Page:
Continued losses for Areva

29 February 2016

Areva on 26 February reported a €2bn ($2.2bn) net loss for 2015 and announced further writedowns on its long-delayed EPR project at unit 3 of the Olkiluoto NPP in Finland as well as impairments related to restructuring and weak market conditions. The loss fifth consecutive annual compares with a €4.83bn loss in 2014. Areva, which is 87% owned by the French state, is in the middle of negotiating a government-backed rescue package that will see it raise €5bn in the markets. It is also selling a majority stake in its reactor making division Areva NP, valued at €2.5bn, to French nuclear group EDF.

Areva said it took a €905m charge related to the Olkiluoto 3 project, due to increased operating costs and the "probable impact" of further discussions with the customer, Teollisuuden Voima Oyj (TVO), to settle various disputes over the project. The company said that if an agreement is reached with TVO, the Olkiluoto 3 contract will be transferred from Areva NP to Areva SA "within the framework of the restructuring of the French nuclear industry". It noted, "All parties consider that preliminary discussions have proceeded positively."

Revenue increased 1.9% on a like-for-like basis to €4.2bn in 2015, while earnings before interest, tax, depreciation and amortisation rose 45% to €685m. At the end of 2015, Areva had a backlog of €28.9bn, down from €32.1bn at the end of 2014, which, it said, represents almost seven years of revenue. The order intake totalled €2.5bn in 2015, down from €6.7 bn the previous year. The group had consolidated revenue of €4.2bn at the end of 2015, up 6.2% year on year. Revenue in France totalled €1.7bn in 2015, up 4.6%. Areva had an operating loss of €1.4bn in 2015, compared with a loss of €2.1bn in 2014.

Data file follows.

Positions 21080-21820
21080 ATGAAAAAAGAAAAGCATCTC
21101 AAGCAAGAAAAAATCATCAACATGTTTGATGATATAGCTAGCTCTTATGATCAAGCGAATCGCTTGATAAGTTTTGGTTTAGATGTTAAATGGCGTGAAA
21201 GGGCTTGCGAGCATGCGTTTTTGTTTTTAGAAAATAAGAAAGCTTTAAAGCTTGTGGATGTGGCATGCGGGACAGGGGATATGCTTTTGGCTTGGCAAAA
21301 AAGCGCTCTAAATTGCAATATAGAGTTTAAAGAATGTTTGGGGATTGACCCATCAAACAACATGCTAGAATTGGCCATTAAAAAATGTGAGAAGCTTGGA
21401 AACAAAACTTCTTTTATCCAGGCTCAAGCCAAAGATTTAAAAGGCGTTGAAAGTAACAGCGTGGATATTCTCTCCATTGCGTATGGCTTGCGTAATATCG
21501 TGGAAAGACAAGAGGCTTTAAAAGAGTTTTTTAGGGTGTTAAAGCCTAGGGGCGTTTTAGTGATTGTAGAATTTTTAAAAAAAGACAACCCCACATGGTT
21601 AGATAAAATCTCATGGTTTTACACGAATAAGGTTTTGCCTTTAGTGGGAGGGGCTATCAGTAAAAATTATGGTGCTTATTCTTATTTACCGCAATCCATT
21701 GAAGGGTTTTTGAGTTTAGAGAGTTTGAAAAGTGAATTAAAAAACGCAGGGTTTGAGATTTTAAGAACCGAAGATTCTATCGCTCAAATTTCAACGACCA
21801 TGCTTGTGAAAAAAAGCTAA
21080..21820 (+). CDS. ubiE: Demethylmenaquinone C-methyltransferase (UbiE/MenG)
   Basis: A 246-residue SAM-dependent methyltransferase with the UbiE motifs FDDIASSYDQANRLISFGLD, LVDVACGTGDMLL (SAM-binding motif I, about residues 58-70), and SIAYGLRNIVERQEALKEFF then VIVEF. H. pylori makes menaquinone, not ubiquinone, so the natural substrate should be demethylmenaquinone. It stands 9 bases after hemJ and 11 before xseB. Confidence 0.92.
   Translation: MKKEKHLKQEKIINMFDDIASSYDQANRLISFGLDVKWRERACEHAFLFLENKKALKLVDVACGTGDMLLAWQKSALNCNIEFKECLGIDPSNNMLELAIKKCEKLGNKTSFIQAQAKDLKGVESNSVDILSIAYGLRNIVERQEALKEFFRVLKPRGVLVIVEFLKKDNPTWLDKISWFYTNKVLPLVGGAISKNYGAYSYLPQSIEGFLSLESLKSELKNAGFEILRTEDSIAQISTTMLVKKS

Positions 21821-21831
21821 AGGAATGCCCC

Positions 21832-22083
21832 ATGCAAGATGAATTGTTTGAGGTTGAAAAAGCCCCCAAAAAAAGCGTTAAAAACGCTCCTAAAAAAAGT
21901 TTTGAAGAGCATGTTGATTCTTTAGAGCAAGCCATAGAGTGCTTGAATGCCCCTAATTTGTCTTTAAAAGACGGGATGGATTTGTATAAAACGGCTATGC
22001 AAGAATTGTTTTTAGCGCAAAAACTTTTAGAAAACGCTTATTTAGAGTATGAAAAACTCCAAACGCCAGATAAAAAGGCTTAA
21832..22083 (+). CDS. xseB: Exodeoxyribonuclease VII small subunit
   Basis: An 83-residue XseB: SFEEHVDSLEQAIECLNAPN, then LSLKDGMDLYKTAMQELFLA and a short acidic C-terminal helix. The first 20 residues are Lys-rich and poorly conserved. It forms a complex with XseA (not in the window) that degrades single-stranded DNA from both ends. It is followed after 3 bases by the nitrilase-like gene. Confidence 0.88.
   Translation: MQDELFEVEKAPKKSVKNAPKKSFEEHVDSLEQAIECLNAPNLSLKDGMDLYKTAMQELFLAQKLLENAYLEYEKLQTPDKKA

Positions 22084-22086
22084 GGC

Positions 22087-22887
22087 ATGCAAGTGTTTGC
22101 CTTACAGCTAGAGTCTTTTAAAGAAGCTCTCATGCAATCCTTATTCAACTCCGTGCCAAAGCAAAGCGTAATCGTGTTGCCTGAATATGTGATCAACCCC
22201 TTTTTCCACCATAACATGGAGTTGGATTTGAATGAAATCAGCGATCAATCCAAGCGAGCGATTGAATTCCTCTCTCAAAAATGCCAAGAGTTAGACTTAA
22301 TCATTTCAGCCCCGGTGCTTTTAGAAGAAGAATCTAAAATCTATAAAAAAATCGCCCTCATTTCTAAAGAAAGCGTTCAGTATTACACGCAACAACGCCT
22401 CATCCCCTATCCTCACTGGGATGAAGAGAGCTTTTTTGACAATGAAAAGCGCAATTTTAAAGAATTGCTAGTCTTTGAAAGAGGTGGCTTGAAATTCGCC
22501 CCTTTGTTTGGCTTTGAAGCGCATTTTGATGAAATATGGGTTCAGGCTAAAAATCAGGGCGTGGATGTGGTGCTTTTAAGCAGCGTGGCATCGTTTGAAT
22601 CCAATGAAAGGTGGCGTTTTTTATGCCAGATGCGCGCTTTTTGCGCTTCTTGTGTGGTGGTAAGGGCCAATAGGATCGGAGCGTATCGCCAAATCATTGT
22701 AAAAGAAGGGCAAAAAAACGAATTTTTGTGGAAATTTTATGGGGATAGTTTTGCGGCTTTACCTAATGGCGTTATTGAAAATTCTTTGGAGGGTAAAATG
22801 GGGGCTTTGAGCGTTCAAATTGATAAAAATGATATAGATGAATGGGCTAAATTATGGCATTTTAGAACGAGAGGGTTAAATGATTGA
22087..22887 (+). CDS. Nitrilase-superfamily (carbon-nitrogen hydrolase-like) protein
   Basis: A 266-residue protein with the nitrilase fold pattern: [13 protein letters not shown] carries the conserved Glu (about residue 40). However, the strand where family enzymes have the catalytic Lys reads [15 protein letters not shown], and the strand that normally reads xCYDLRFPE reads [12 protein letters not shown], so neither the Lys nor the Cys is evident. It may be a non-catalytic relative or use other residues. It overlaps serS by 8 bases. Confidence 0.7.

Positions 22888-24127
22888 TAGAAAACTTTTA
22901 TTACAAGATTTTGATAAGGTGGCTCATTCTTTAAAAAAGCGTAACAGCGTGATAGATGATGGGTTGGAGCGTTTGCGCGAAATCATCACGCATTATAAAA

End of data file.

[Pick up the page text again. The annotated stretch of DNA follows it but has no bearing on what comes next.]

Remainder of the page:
Areva CEO Philippe Knoche said "The group's competitiveness plan had a very positive impact on costs and cash, despite the heavy net loss situation which continues and in a market environment that remained difficult in 2015." He noted, "Half of this loss of €2bn is due to additional provisions for Olkiluoto 3 and half to provisions for restructuring and impairment related to market conditions."

In 2016, Areva anticipates a loss of €1.5-2bn from company operations. "This sharp decline is explained by the impact of the remedial measures taken, by expenses to be incurred on the large projects, and by the unfavourable change in working capital requirements," the company said. "This range takes into account the uncertainties related to operating contingencies and to the implementation of the contemplated capital structuring plans."

Areva plans to create a new group later this year - "New Areva" - that will bring together all its fuel cycle operations: mining, chemistry, enrichment, recycling, dismantling, logistics and related engineering. The company announced last month that it plans to launch a €5 billion capital increase by the first quarter of 2017. It noted, "The French state has indicated its intention of subscribing to it and ensuring its complete success, in compliance with European regulations."

Meanwhile, Areva said that it had agreed a €1.1bn bridging loan with six lending banks in order to secure the company's liquidity in 2016. Knoche said, "Concerning the group's liquidity, 2016 is funded and the capital increase which will be launched in the coming months will enable us to gradually regain the group's positive profile. A new phase awaits us in 2016, one we can enter with clarity and confidence in the implementation of the restructuring announced in 2015 and in particular the autonomy of Areva NP and the creation of New Areva."



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